Understanding Diastasis Recti

Diastasis Recti is a condition when there is a split between the two side of the rectus abdomens muscles. This condition usually develops during pregnancy, when the uterus stretches the muscles in the abdomen to make space for the growing baby.

This is a simple test for diastasis recti:

  1. Lay on your back, flex your knees, feet resting on the mat
  2. Relax head and shoulder and place two fingers above the belly button along the midline 
  3. Place the other hand under your head and lift your head gently (like a crunch position)
  4. If your fingers can feel a space, you likely have a split rectus abdominals, which is diastasis recti

If you have diastasis recti condition, you will want to avoid movements and poses that stretch and open the midline of the rectus abdominals. Generally, these are backhanding poses like Danurasana (Bow Pose), Ustrasana (Camel Pose) and Urdhva Much Svanasana (Upward facing dog) etc. 

Instead, you should work on poses that strengthen your transverse abdominus and obliques. Transverse abdominis is the inner most abdominal muscle. The obliques are layer of muscles that overlie the transverse abdominis and strengthening the obliques can provide a more balanced core contraction, easing off pressure on the rectus abdominis. Recommended pose and movements are vasisthasana (side plank) , single-leg lift, hip raises.

As you understand the anatomy of diastasic recti, you may also modify the poses as necessary to reduce the pressure on the rectus abdominis by using the transverse muscles and obliques. By focusing on the right muscle and performing the right exercises reguarly, you will regain your core strength and notice the gap in your rectus abdomens closing up.

Recovering your pelvic floor after birth

Pregnancy stresses the pelvic floor muscles as your uterus expands to carry the weight and size of your growing foetus. You will experience an anterior tilt in the pelvis as the body supports the pressure. Furthermore, the pelvic floor muscles will also stretch and weaken further as you undergo natural childbirth.

What is the role of pelvic floor muscles and how can we strengthen them? Basically, pelvic floor muscles support the bladder, uterus and bowel. Often, we are told to contract and relax our pelvic floor muscles through Kegel exercises. However, I have learnt to understand that we should explore beyond the pelvic floor muscles, consider the muscles attached to the pelvis as strengthening these muscles can also help to stabilise the pelvis. For example, our adductors are connected to the pelvic floor muscles at the pubic bone, so when you contract your adductors, you are also tightening your pelvic floor.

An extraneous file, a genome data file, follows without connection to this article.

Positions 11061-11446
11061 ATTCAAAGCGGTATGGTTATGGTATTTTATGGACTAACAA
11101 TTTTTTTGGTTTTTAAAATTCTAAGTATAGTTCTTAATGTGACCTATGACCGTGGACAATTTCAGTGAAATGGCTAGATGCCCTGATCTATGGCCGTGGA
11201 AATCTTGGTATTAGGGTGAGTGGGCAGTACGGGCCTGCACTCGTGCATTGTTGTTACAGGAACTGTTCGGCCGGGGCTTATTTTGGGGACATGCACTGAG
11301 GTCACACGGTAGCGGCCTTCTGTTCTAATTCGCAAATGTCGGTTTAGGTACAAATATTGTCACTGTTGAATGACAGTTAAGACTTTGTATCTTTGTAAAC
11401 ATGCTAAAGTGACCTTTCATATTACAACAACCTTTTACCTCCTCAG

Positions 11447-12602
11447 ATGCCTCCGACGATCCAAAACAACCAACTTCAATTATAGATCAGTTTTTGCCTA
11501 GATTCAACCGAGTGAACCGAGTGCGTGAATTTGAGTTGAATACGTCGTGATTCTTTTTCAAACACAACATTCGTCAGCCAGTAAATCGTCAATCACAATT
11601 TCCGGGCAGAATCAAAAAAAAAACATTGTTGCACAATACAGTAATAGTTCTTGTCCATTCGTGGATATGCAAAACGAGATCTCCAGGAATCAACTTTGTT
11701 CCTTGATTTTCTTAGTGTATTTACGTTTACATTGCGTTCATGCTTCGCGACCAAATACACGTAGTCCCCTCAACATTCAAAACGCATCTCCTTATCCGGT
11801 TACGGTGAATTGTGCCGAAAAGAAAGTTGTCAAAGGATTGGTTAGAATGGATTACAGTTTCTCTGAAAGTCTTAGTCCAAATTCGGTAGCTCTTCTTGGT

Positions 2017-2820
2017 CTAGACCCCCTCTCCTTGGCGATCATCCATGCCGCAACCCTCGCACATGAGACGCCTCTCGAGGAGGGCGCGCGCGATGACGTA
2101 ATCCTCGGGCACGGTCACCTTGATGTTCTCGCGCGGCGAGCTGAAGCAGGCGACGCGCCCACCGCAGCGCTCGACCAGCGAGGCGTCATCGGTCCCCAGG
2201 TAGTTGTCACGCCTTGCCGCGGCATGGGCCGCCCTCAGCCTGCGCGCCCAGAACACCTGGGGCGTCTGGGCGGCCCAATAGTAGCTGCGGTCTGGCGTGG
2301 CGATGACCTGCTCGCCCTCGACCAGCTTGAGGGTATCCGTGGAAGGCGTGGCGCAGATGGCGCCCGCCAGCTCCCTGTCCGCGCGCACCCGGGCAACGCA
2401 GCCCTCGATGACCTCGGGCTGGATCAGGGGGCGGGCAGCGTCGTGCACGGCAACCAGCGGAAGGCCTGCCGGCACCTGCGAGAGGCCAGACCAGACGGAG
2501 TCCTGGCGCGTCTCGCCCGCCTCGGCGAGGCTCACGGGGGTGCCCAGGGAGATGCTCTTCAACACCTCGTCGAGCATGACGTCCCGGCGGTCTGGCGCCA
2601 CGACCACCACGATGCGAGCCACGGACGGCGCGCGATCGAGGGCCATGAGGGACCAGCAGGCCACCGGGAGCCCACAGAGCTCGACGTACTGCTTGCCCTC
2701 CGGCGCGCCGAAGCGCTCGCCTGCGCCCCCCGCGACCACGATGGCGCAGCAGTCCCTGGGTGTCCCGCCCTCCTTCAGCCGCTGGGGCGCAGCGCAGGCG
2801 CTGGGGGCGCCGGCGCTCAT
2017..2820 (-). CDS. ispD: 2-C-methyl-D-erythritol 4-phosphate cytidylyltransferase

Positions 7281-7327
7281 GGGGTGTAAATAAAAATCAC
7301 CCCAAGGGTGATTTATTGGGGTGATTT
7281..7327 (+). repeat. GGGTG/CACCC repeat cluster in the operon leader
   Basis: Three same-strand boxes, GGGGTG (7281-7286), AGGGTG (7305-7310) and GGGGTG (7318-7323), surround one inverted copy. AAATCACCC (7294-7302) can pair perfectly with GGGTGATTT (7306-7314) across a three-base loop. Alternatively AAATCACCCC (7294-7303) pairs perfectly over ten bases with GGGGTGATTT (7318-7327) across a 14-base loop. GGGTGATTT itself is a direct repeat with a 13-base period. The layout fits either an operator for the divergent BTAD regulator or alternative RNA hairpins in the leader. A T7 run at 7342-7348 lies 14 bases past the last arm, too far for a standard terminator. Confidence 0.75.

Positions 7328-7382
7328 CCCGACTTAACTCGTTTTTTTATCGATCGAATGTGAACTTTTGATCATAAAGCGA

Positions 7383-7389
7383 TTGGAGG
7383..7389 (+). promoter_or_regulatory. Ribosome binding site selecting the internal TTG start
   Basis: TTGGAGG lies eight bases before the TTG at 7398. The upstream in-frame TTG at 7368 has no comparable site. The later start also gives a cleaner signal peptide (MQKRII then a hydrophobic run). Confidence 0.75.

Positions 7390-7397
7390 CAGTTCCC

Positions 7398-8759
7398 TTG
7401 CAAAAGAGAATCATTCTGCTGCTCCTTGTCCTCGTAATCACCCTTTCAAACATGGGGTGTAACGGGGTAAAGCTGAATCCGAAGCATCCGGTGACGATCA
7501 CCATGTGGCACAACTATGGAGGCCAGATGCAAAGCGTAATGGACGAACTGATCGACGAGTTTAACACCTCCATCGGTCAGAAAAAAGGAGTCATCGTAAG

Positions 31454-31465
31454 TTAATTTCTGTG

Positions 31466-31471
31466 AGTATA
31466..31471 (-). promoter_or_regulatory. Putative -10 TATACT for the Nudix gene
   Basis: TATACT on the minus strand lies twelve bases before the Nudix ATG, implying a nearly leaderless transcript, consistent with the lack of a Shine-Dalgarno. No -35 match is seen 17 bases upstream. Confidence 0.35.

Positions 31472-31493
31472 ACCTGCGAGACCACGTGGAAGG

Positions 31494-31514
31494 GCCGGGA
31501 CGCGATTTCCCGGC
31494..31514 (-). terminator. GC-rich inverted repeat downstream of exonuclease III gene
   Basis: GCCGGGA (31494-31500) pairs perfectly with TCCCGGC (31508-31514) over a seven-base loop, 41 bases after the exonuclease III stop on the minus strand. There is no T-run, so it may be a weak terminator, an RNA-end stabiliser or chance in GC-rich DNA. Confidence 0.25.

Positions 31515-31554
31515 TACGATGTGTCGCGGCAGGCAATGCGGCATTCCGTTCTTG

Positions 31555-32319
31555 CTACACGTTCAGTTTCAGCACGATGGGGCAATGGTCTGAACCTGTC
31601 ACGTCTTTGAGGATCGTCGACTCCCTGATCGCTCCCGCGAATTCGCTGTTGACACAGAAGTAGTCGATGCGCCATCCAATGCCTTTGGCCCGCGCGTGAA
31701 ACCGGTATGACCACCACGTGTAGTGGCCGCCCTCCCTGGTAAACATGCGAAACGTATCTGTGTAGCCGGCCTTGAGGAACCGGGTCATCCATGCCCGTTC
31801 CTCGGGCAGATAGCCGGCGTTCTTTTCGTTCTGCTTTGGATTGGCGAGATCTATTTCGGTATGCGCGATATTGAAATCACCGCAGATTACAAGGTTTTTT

So here are the 3 yoga poses I’ll recommend that will improve our pelvic floor strength and I’ll briefly explain why:

1) Tadasana (Mountain Pose)
This is fundamental yoga pose but has great benefits to your pelvic floor muscles if the correct muscles are engaged. In this pose, your quadriceps muscles are engaged, thighs slightly rotated inwards and pelvic should be in neutral alignment. The psoas is lengthened and it helps to stabilise the pelvis. I also recommend that you place a block in between the thighs to engage the adductors. 

2) Utkatasana (Chair Pose)
When you flex your knee joints, you will engage your rectus femurs and the iliopsoas which help to stabilise the pelvis. Keep your spine lengthened, hips and knee joints in a line. Try to lift your pelvic floor upwards as you hold the pose. 

3) Salabhasana (Locust Pose)
The gluteus Maximus, medics and minibus, together with other smaller muscles act as a base for pelvis. This pose activates your glutes and also counterbalance pelvic floor.

In addition to the above, you can further strengthen your pelvic floor muscles through Mula Bandha. This focuses on activating your deep core muscles (transverse abdominis supports the pelvis).

Pelvic floor is one of the most important area that moms should start working on after giving birth. If you do not treat this area and jump straight into other activities like running, you may encounter an exaggerated pelvic anterior tilt as your hip flexors get excessively tight. Eventually, your pelvic floor will become so weak and may lead to more serious problems such as urinary incontinence or even pelvic organ prolapse. So…Maintaining stable and flexible muscles around the pelvis is important for both yoga practice and daily life!